Though officially credited to Lennon–McCartney, McCartney was primarily responsible for the writing of the song, to which he also contributed lead vocals. It was recorded at Abbey Road Studios between 7 April and 17 June 1966 and evolved considerably between the first takes and the final version released on album. The song seems to have been hard to arrange until the soul-style horns, strongly reminiscent of the Stax' Memphis soul and Motown sound, were introduced. The brass was close-miked in the bells of the instruments then put through a limiter. The percussion instrument most predominant is the overdubbed tambourine.
The song starts with a blaring brass fanfare, McCartney's vocals entering at 0:07. The chorus of the song appears at 1:04, with the song's title sung. The song then switches between a verse and the refrain. A short electric guitar solo that is reminiscent of the riff from "Paperback Writer" appears at 1:53 and at 2:10 the horn fanfare re-enters. The song closes with fading vocals of McCartney, much akin to the soul records of the time. The mono and stereo mixes of the recording feature different ad libs in the fade-out - the presence of a second vocal track is also more subtle for most of the mono version. Backing vocals were recorded early but later eliminated.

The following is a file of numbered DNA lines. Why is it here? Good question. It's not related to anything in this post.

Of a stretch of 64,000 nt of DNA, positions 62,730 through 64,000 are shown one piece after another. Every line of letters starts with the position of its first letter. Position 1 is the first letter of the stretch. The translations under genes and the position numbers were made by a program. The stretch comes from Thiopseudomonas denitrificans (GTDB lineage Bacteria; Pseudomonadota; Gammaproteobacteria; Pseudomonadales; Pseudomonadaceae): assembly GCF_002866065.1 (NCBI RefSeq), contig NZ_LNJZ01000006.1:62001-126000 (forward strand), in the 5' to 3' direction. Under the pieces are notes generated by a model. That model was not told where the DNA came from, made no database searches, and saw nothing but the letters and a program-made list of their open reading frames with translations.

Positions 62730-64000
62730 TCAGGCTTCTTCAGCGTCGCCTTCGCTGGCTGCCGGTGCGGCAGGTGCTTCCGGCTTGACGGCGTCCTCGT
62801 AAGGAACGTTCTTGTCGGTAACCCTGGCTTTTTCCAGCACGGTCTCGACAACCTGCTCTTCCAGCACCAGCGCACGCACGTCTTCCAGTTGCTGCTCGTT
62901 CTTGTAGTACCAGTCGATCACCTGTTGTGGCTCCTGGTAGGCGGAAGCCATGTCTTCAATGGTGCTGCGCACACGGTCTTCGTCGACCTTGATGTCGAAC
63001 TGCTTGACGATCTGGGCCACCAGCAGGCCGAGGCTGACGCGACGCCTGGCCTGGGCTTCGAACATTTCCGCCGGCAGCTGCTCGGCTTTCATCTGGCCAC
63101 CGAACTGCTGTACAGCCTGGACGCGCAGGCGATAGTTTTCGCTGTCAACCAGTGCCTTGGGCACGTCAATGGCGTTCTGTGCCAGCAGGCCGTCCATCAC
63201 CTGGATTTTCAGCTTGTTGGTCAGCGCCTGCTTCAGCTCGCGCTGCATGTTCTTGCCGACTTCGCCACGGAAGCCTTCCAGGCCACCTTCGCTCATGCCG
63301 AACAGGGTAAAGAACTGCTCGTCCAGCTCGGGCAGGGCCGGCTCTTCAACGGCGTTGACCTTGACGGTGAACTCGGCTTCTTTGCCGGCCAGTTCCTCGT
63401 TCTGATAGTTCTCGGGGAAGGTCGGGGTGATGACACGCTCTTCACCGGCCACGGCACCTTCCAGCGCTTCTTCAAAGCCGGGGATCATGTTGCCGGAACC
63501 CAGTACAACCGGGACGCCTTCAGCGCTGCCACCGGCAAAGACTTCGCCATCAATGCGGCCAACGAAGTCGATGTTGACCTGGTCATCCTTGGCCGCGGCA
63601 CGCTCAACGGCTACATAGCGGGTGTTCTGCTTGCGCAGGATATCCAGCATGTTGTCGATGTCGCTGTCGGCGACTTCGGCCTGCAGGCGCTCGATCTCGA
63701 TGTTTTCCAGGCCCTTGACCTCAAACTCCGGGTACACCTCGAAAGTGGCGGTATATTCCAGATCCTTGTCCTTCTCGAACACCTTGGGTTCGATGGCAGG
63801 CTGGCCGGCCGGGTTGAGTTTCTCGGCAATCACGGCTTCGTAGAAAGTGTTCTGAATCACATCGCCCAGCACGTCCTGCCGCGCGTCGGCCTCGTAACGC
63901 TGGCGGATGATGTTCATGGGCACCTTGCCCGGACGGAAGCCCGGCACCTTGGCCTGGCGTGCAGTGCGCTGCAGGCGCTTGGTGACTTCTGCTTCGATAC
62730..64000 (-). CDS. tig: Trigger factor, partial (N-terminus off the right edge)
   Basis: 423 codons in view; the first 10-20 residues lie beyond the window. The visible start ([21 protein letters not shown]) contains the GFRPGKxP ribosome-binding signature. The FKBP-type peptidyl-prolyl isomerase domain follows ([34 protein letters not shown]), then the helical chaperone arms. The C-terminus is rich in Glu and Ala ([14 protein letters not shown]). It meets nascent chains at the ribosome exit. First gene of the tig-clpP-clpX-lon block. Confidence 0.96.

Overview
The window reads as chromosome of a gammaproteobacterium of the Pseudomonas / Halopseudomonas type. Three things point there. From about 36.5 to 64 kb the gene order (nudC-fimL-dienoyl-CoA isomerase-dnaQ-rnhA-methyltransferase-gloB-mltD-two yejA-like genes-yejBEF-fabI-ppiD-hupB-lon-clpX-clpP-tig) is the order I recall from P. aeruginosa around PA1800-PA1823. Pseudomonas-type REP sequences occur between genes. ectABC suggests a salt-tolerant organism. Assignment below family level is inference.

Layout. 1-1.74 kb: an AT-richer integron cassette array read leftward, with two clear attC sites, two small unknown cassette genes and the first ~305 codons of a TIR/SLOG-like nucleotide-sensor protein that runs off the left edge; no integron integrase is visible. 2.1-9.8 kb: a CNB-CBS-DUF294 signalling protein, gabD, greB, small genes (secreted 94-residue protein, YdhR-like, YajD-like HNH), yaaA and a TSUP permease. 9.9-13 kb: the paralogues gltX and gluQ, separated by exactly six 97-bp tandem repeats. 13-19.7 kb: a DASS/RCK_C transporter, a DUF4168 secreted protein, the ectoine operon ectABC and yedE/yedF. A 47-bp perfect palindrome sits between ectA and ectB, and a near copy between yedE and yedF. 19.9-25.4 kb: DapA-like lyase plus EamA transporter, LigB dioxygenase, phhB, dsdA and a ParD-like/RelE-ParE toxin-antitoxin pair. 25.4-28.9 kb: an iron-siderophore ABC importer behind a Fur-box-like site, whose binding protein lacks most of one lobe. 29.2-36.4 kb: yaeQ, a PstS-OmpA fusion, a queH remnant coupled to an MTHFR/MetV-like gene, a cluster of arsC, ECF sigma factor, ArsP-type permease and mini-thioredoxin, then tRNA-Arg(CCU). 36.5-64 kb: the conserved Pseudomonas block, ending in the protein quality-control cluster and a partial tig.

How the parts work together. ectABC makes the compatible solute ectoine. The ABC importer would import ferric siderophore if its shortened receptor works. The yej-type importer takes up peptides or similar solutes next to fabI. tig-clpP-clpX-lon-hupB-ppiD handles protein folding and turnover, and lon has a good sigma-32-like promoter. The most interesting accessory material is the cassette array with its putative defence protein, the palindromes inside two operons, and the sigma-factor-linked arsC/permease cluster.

In Barry Miles' 1997 book Paul McCartney: Many Years from Now, McCartney disclosed that the song was about marijuana. "'Got to Get You into My Life' was one I wrote when I had first been introduced to pot ... So [it's] really a song about that, it's not to a person." Many lyrics from the song suggest this: "I took a ride, I didn't know what I would find there / Another road where maybe I could see some other kind of mind there.",'"What can I do? What can I be? When I'm with you, I want to stay there / If I am true, I will never leave and if I do, I'll know the way there." "It's actually an ode to pot," McCartney explained, "like someone else might write an ode to chocolate or a good claret."
Thomas Ward of Allmusic said, "McCartney's always been a great vocalist, and this is perhaps the best example of his singing on Revolver. One of the overlooked gems on the album." When asked about the song in his 1980 Playboy interview, John Lennon said, "Paul's again. I think that was one of his best songs, too."